After He Hits Her...Consequences of Intimate Partner Violence
Mattingly, Marybeth Jordan
Bianchi, Suzanne M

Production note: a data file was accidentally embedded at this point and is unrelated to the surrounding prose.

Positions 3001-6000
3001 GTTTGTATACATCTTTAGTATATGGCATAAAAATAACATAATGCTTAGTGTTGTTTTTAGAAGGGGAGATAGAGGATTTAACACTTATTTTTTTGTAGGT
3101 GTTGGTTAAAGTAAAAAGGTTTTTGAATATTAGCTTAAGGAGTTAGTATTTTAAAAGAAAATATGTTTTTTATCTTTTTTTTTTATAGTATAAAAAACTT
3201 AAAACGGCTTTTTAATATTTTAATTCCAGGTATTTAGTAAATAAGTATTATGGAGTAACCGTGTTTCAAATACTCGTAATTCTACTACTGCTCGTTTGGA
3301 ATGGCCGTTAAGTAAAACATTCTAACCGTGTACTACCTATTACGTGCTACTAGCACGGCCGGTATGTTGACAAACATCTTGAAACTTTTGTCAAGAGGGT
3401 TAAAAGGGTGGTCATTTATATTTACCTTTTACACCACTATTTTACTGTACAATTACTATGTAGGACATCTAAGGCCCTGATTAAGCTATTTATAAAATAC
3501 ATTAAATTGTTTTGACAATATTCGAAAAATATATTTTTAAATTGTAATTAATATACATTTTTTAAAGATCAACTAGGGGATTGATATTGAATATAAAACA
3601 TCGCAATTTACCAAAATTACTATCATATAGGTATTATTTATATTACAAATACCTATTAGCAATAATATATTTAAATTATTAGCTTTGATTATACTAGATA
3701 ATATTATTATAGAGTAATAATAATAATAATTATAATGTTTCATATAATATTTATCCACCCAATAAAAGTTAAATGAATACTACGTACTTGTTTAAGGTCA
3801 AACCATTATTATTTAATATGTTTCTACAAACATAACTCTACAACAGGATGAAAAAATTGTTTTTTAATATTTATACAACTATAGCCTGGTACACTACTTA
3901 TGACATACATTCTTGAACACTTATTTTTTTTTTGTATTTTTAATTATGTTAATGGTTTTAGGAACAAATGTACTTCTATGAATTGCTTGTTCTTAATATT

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In this dissertation, I examine the associations between intimate partner violence and changes in a woman's household composition, employment, and risk of subsequent assault, using the National Crime Victimization Survey. I also consider the ways in which the aftermath of assault may be influenced by injuries resulting from the violence and by the victim's reaction to the assault (self-defense and help-seeking behaviors). Recognizing competing predictions, exposure reduction versus retaliation, I assess whether women who attempt to reduce their exposure to violence are more or less likely than other victims of partner violence to be revictimized. Victims' experiences and characteristics are compared to non-victims and other types of crime victims. I provide a detailed descriptive analysis of all intimate partner victims and consider the factors associated with self-defense, injury, and help seeking for all crime victims. I pay particular attention to racial and class (education and income) differences, given that women of different races and economic situations often face very different choices and are treated differently by service providers. Intimate partner violence is most heavily concentrated among women age 16-49, women more likely partnered with men than those younger or older. Analyses focus on this age group. Findings reveal that minority women are less likely to report an assault by an intimate than are White women. Lower household income is associated with higher risk of assault. Further results suggest that victims of intimate partner violence are more likely to move out of their homes than are other women (both victims of other types of crime and non-victims). Victims of intimate partner violence look remarkably similar to non-victimized women in terms of transitions into and out of the labor force. Despite being more likely than other victims to sustain an injury and to contact the police following an assault, results suggest that help seeking and self-defense are only sometimes associated with the primary outcome variables. Finally, analyses suggest that seeking medical help for injuries and acting in self-defense are associated with an increased risk of repeat assault, while exiting the labor force corresponds to lower risk of repeat assault.